Unlike the Band of Brothers, Freddy Spencer-Chapman fought World War 2 mostly on his own in the jungles of Malaya.
A very hardy and undaunted explorer and keen observer of wildlife he volunteered to fight a war of sabotage behind Japanese lines using his expert outdoor survival skills. The lightning victory of the Japanese and surrender of Singapore left him isolated and without any support.
This is a remarkable story for several reasons; survival against a terrifying enemy, tropical diseases, near starvation and evading capture over four years not to mention that for most of this time the Japanese believed they were hunting for hundreds of Australian commandos. Moreover, during his extraordinary ordeals Chapman managed to discover and record new plant and wildlife species which was a significant legacy he left to the catalogue of natural history.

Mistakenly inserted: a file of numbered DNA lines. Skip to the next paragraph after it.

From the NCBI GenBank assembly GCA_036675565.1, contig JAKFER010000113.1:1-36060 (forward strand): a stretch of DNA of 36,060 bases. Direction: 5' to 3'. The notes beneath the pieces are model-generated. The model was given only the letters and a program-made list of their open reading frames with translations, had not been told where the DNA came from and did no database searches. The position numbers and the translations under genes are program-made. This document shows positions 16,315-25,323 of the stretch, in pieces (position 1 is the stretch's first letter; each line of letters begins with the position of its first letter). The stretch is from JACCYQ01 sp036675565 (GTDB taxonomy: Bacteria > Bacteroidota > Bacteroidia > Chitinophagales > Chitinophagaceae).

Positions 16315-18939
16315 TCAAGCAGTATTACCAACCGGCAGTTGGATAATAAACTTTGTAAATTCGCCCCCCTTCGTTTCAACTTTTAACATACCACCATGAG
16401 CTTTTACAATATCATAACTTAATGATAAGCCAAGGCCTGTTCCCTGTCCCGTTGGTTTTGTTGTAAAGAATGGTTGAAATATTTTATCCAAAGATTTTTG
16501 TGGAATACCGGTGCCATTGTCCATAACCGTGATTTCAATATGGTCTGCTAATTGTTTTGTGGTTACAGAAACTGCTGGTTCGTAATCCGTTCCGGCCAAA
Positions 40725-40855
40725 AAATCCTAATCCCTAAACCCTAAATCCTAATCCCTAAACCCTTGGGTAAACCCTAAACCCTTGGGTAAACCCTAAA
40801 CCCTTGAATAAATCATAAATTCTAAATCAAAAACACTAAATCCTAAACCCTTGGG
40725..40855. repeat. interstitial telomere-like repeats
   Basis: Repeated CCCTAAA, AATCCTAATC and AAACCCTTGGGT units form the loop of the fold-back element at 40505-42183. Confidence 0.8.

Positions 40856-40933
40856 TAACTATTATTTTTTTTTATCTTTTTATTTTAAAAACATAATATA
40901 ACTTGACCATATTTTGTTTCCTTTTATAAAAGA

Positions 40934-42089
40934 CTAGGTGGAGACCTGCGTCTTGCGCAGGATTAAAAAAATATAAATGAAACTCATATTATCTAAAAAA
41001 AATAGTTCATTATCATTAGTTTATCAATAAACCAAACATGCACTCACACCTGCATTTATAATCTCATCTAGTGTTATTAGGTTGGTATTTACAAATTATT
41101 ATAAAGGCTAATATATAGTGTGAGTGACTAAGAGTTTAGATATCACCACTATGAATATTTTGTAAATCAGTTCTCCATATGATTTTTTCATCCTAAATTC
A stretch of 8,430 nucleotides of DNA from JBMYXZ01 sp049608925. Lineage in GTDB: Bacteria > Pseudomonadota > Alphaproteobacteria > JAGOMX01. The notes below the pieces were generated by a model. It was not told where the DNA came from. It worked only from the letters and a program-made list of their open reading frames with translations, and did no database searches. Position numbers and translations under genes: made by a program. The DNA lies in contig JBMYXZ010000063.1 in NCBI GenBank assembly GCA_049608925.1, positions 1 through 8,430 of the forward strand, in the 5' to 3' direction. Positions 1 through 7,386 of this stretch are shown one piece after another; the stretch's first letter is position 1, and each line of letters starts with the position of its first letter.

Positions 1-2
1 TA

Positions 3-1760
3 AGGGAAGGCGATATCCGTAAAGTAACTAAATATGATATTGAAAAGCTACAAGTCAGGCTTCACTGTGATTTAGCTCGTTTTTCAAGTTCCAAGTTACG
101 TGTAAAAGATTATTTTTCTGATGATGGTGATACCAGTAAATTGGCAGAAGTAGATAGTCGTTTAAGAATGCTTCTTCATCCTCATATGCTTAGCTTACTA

The book is loaded with other equally fascinating ironies. For example it became clear early on that the British could not spare any trained agents or special forces for Malaya so they had to authorise Freddy to train locals to fight their guerilla war. Just which group of locals that was will certainly raise a few eyebrows! This book makes for a real, if gruelling ripping yarn.